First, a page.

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Munter, Essay upon the ecclesiastical Antiquities of Gnosticism, Anspach. 1790.
Neander, Development of the principal Systems of Gnosticism, Berlin, 1818.
The two last works are written in German: and some other references are given by M. Matter in vol. I. p. 25, 26.
· I would also particularly recommend another work, written by M. Matter, Essai historique sur l'Ecole d Alexandrie, Paris, 1820, which contains a summary of nearly all the information necessary for an acquaintance with that union of philosophical sects, which led the way to Gnosticism.
In tracing the causes of Gnosticism, I have considered the opinions of those writers who have connected it either with the Jewish Cabbala, the Oriental doctrine of two principles, or the Platonic philosophy. References to the principal works, which illustrate the Cabbala, will be found in note 14. The book, which is generally recommended as explanatory of the eastern doctrines, is Hyde's Veterum Persarum et Parthorum et Medorum Religionis Historia, the second edition of which was printed at Oxford in 1760. There is such a depth of learning displayed in this work, and the quotations from Arabian and other oriental writers are so copious, that no person, who is engaged in investigating this subject, can neglect the perusal of it. He must indeed derive from it a variety of information : and yet
few persons could read it without lamenting in it the want of order and arrangement: even the usual assistance of an index is absent: and truth compels me to add, that the authority of Hyde for matters contained in this history has of late years been gradually diminishing. Beausobre complained nearly a century ago, that “les extraits, que M. Hyde “ nous a donnez de ses auteurs Arabes, sont si obscurs, et “ si embarrassez d'idées, qui paroissent contraires, que je “ n'ose presque me flatter d'avoir attrapé leur pensée m." Brucker has spoken still more strongly of the little dependence which is to be placed upon these extracts from Arabian writers: “ Id enim a doctissimo Hydeo potissimum factum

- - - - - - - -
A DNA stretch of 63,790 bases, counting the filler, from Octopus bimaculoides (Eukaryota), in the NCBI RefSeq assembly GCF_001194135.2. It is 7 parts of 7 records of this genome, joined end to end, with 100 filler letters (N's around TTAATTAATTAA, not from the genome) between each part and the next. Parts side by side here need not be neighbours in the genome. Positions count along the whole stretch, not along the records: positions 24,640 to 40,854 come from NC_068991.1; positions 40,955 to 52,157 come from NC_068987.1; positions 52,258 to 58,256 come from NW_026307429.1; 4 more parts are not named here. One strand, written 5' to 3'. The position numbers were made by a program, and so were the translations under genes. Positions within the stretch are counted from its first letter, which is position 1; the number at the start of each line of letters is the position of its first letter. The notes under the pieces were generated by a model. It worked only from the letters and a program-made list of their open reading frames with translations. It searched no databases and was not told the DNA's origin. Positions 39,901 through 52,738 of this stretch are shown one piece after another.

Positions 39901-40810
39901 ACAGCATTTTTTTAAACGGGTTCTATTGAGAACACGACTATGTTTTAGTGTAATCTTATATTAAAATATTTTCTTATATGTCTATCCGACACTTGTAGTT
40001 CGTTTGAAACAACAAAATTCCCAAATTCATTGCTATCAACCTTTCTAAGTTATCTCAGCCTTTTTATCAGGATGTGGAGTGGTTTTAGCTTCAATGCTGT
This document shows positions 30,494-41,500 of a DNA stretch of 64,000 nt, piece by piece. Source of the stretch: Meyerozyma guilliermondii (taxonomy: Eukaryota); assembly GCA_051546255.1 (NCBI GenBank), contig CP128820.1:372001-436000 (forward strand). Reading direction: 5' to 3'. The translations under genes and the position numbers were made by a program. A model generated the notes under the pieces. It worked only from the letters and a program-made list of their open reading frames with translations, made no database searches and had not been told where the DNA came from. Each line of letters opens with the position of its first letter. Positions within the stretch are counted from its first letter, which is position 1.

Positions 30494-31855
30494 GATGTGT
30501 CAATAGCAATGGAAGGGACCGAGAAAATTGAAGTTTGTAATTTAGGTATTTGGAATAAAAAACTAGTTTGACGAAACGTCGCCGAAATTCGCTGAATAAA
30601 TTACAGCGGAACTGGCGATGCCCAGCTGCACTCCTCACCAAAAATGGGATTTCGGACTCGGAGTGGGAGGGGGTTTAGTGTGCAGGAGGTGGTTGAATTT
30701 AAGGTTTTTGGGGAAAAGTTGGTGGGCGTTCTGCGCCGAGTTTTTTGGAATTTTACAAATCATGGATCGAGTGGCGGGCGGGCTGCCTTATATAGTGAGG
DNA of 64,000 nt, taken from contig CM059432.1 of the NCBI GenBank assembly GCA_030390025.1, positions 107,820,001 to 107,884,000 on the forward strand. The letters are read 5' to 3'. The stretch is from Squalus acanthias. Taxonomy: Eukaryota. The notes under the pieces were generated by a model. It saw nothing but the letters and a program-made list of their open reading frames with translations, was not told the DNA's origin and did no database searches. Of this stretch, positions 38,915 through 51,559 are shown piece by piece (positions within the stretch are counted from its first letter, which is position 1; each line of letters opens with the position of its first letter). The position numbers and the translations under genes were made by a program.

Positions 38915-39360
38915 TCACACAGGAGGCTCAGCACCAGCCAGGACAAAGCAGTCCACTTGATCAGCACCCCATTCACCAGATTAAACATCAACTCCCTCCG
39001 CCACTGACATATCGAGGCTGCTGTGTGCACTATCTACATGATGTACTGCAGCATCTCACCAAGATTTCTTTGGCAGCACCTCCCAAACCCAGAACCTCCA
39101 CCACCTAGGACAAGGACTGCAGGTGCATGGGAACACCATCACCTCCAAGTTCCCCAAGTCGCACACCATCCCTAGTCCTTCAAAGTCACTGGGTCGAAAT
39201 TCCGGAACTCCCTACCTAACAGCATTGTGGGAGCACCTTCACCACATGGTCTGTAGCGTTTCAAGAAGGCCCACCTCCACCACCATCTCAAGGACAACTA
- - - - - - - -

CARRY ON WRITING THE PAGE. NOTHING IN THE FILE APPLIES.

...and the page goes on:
m Hist. de Manichée. tom. I. p. 175.
"esse, illumque lectionis exoticæ amore occupatum apud “ Arabas certissimas veritates vidisse, quæ aliis conjecturæ “ levissimæ et traditiones suspectæ videntur, indigestam “ quoque admirandæ lectionis molem accurato judicio non “ digessisse, et ipsa libri eruditissimi inspectio docet, et ma"gnis viris, rem sine præjudicio et admiratione eruditionis “ insolitæ et peregrinæ æstimantibus, recte judicatum est n." Lastly, the French writer, whom I have quoted above, says openly, “ Tant que l'on a jugé la doctrine de Zoroastre sur “ l'ouvrage de Hyde, il a été impossibile de juger le Gnosti “ cisme 0."
With respect to the third source, to which I have traced the doctrines of the Gnostics, it is necessary, as I have ob served more than once, to make a careful distinction between the writings of Plato himself and of his later followers. Plato is perhaps more admired than read by many persons, who are really scholars and fond of classical pursuits. In investigating the philosophical tenets of the Gnostics, I consider it to be very essential, that the original writings of Plato should be studied. The reader may then pass on to the works of the later Platonists: and it is to be regretted, that so few materials have come down to us, which enable us to follow the philosophy of Plato through all its changes. The works of writers, who called themselves Platonists, and who lived subsequent to the rise of Christianity, are neither few nor unimportant. But of the followers and Successors of Plato for upwards of three hundred years before the Christian era, we unfortunately know little from any writings of their own. To supply this deficiency, the Præparatio Evangelica of Eusebius is a most valuable resource: and though Eusebius, as I have taken occasion to observe, misunderstood the sentiments of Plato upon some points, he enables us to form our own opinion as to many of the Grecian philosophers, by having preserved copious